The big bully kept coming up the ladder. He was wet and covered with eggs. He said how are you kids? We said nothing. I had saved the big surprise for this moment. I had hauled 3 big bags of cow manure up the tower days before. This was wet and runny stuff. The guy kept on coming. I thought, this is it and I poured a sack of the goop on him. I did this just as he looked up. That did it: he couldn’t get down fast enough. He was yelling that he was going to get his gun and kill us. The cop said you can’t do that; I’ll get them down. He had one last big bully from town, Lou. He was real big and he thought he was someone special. He started up the ladder and it was covered with eggs and water and manure. He had on a nice jacket and pants and gloves and shoes. I told Virgil we will let him get 70 to 80 ft. up then give him the works. We had one big bag of manure left and just as he looked up we poured a gallon of water on him, and 10 eggs, and the manure. He almost lost his footing. This scared him.

He kept on yelling, you boys are going to jail for this trick. We said you have to catch us first. He looked up and said Who the hell are you kids? I know every kid in town. We said we are not from Britton, you big dummy. He looked up again and I threw the last bag of manure on him. It hit him right in the face and neck. Then Virgil poured 2 gallons of water on him and we plastered him with some more eggs. That did it. He started down and Stadler knew he could not climb the ladder. He kept yelling for us to come down. We were getting low on our supply of water and eggs, so I told Virgil it is time we drop the dummy down. I started playing with the dummy; he looked as real as could be. The crowd kept yelling to come down.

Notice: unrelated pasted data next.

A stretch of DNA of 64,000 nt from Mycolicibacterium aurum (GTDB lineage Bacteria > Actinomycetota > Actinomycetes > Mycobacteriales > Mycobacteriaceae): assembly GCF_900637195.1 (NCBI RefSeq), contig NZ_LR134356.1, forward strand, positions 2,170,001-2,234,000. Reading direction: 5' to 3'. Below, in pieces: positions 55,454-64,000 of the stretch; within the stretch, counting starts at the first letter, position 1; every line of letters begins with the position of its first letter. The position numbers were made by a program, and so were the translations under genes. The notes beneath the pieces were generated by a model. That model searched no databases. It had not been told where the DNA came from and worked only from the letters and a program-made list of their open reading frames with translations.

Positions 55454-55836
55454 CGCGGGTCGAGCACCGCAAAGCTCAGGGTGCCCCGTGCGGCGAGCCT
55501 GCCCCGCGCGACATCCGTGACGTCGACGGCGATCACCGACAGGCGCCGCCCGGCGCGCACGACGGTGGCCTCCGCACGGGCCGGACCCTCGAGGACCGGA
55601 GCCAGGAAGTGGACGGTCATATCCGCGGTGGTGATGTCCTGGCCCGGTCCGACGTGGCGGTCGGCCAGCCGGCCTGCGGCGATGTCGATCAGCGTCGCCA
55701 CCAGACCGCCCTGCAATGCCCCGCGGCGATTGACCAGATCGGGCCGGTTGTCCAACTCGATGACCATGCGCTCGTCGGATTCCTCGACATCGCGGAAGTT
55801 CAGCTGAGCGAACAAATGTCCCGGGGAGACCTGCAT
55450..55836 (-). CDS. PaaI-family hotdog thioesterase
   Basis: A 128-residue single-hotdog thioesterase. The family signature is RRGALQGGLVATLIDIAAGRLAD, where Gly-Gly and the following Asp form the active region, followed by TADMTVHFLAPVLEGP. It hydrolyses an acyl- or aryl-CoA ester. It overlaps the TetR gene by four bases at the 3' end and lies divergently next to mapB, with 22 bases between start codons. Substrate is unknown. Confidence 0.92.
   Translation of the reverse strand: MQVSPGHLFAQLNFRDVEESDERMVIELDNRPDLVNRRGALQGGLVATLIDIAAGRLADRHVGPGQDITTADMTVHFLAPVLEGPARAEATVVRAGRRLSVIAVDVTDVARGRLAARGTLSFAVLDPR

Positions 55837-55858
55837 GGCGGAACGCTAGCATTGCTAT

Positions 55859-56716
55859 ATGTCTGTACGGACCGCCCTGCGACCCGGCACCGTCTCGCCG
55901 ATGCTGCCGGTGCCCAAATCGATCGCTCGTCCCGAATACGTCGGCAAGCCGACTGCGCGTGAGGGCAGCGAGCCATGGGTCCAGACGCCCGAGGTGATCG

By this time it was getting cold. We had had enough fun, so I pushed the dummy. He fell right into the crowd below. As he was falling, we could hear the people crying and saying, the poor kid, I wonder who he was? We had hooked the two bags of blood in the dummy (old cow blood). When the dummy hit the ground, blood spattered all over. People screamed and began to leave. They couldn’t take any more. The cop yelled again for us to come down.

It took about ten minutes before someone had the nerve to look at the dummy. The crowd was getting smaller. When Stadler saw it was a dummy he really got mad. He said he was coming up himself to get us kids. He started up the ladder and I told Virgil this is our last chance and we will give all we’ve got left. We plastered him with eggs, water and our last bag of manure. He could take no more. He climbed down as fast as he could without slipping. We could hear him say he was going home to clean up. He was freezing. Only a few were left.

About this time Virgil hollered “FIRE” in town. Looks like the theater. We could see real good as we were 120 ft. up. Old Victor had done his job. He had rigged the fire works to go off at just the right time. Smoke bombs and all. It looked and sounded bad. The crowd all left and started running to their homes and to the town two blocks away. We waited until they were all gone. We climbed down faster than any fireman could have. We were on the ground before you could say “Jack Robinson.” We ran down by the elevators, took off our masks and hid them; brushed ourselves off and just walked away. Remember, it was now late, 12 or 12:30 AM and really cold. We thought we would really have some fun and we drifted down town into the crowd. The people started saying there is no fire, let’s go back to the water tower. When they got back there was no one there. They all started blaming on another. Said someone should have stayed and watched those kids; but being so cold they all left for their homes. And, we went home, too.

This trick was the talk of the town for months and years to come. They all wondered who those kids were. We went right along with them. They all said some day they will find out. You know what? They never did. Well, it’s 62 years later. Both Virgil and Victor died several years ago. I’ve been gone from Bntton for over 57 years, but I go back at least once a year. My parents are both gone, but I have brothers and sisters there and many friends. I am sure most of those that were in that crowd that Halloween night are dead. Old Uncle Bill died years and years ago.

I wondered for years if I should ever tell this story. I’ve argued both ways; should I or shouldn’t I; but, what the HELL. If there are any of you who remember the “Biggest Prank” of Halloween 1938 — it was I and Virgil and Victor.

Post a Comment

Your email is never published nor shared. Required fields are marked *

*
*